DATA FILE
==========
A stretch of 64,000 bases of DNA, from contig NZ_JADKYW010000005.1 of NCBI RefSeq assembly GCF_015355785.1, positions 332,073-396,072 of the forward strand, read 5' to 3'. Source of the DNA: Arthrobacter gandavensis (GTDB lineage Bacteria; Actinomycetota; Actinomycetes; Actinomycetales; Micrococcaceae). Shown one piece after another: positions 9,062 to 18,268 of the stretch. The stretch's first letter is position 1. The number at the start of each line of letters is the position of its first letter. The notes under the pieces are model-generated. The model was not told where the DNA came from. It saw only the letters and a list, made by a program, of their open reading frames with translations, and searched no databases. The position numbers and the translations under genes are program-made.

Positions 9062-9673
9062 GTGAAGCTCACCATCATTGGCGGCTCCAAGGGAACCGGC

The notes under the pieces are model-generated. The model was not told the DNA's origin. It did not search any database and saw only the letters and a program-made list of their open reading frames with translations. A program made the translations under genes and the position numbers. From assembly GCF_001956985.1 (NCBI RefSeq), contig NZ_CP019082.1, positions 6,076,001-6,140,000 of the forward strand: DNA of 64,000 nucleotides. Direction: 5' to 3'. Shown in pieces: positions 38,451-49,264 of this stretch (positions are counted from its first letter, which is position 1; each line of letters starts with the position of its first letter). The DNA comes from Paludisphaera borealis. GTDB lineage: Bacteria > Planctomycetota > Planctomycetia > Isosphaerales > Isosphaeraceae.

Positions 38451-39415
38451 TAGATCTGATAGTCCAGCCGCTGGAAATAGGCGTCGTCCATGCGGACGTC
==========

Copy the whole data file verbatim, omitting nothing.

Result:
A stretch of 64,000 bases of DNA, from contig NZ_JADKYW010000005.1 of NCBI RefSeq assembly GCF_015355785.1, positions 332,073-396,072 of the forward strand, read 5' to 3'. Source of the DNA: Arthrobacter gandavensis (GTDB lineage Bacteria; Actinomycetota; Actinomycetes; Actinomycetales; Micrococcaceae). Shown one piece after another: positions 9,062 to 18,268 of the stretch. The stretch's first letter is position 1. The number at the start of each line of letters is the position of its first letter. The notes under the pieces are model-generated. The model was not told where the DNA came from. It saw only the letters and a list, made by a program, of their open reading frames with translations, and searched no databases. The position numbers and the translations under genes are program-made.

Positions 9062-9673
9062 GTGAAGCTCACCATCATTGGCGGCTCCAAGGGAACCGGC

The notes under the pieces are model-generated. The model was not told the DNA's origin. It did not search any database and saw only the letters and a program-made list of their open reading frames with translations. A program made the translations under genes and the position numbers. From assembly GCF_001956985.1 (NCBI RefSeq), contig NZ_CP019082.1, positions 6,076,001-6,140,000 of the forward strand: DNA of 64,000 nucleotides. Direction: 5' to 3'. Shown in pieces: positions 38,451-49,264 of this stretch (positions are counted from its first letter, which is position 1; each line of letters starts with the position of its first letter). The DNA comes from Paludisphaera borealis. GTDB lineage: Bacteria > Planctomycetota > Planctomycetia > Isosphaerales > Isosphaeraceae.

Positions 38451-39415
38451 TAGATCTGATAGTCCAGCCGCTGGAAATAGGCGTCGTCCATGCGGACGTC